All relevant circumstances
The decision-maker will need to consider all the relevant circumstances relating to the service user. This is what the decision-maker knows about the circumstances of the service user and what would be reasonable to regard as relevant. For example, if it is known that a service user has a particular religious persuasion, that would be a relevant factor to consider if it might impact on the decision in question. It is an obvious point but an assessment of best interests will always depend on the facts of the case.
The Best Interests Checklist
The decision-maker needs to follow the checklist set out on section 4 of the MCA. In addition, the decision-maker should have an appreciation of part 5 of the Code of Practice which gives useful guidance on fulfilling the statutory requirements. The checklist is not a definition of best interests or even a complete list of factors requiring consideration. Instead the checklist sets out the essential issues to be included when making lawful best interests decisions on behalf of mentally incapacitated adults.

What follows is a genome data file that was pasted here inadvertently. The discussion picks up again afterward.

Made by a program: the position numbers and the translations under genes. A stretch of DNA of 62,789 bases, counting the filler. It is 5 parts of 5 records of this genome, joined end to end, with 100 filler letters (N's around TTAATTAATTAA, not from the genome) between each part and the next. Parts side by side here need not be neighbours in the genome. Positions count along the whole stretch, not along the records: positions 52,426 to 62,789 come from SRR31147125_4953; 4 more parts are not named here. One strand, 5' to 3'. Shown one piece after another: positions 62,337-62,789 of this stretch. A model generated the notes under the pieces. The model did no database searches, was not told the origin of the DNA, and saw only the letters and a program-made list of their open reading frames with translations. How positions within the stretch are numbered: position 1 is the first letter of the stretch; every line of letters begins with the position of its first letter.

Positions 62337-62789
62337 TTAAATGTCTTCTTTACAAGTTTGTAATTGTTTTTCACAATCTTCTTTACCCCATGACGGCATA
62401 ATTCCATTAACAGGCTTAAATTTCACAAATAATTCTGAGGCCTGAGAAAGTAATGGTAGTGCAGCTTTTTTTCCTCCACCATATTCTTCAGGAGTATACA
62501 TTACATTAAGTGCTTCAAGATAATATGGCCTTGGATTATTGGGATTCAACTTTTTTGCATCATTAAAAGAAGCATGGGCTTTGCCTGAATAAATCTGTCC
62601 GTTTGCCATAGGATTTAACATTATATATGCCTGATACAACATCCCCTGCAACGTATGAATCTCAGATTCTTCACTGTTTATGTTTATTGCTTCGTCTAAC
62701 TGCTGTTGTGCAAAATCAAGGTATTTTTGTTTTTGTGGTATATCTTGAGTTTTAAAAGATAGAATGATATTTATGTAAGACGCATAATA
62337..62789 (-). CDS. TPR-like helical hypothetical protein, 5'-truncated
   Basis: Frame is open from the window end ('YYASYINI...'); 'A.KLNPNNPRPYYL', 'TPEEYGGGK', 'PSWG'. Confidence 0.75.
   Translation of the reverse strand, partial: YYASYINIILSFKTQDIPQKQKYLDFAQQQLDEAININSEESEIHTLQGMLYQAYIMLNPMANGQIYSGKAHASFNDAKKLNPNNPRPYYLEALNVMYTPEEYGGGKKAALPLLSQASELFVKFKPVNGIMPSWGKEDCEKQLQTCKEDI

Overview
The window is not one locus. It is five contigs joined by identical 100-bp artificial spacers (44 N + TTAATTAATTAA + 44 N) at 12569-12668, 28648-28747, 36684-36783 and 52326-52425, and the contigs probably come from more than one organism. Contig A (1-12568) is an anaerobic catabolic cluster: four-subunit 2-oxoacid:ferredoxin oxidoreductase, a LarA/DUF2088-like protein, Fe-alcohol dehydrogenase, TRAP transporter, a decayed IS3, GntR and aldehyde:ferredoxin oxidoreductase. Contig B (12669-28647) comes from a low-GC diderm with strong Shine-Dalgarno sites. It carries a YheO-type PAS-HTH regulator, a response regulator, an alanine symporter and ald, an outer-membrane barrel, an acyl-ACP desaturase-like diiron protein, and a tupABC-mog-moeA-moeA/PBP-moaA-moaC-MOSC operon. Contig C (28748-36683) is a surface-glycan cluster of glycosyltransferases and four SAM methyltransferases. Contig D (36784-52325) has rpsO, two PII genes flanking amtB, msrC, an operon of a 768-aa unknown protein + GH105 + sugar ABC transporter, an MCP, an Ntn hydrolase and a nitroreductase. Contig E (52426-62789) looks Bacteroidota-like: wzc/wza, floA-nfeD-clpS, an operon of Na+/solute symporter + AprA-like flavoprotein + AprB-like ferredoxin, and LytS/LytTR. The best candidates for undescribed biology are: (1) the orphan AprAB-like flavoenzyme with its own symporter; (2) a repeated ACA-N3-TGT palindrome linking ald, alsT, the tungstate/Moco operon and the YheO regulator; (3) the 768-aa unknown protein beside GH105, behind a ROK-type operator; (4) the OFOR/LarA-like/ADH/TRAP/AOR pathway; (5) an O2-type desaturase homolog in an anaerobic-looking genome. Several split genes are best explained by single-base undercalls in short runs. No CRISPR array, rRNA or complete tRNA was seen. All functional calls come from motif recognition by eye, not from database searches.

The key elements of the checklist are set out in a helpful, user-friendly format in the CQC Guidance for Providers on the MCA at part 8. These are as follows:
- Decisions should not be made just on the basis of a person’s age or appearance, or on the basis of behaviour that might lead to unjustified assumptions;
- All relevant circumstances should be taken into account;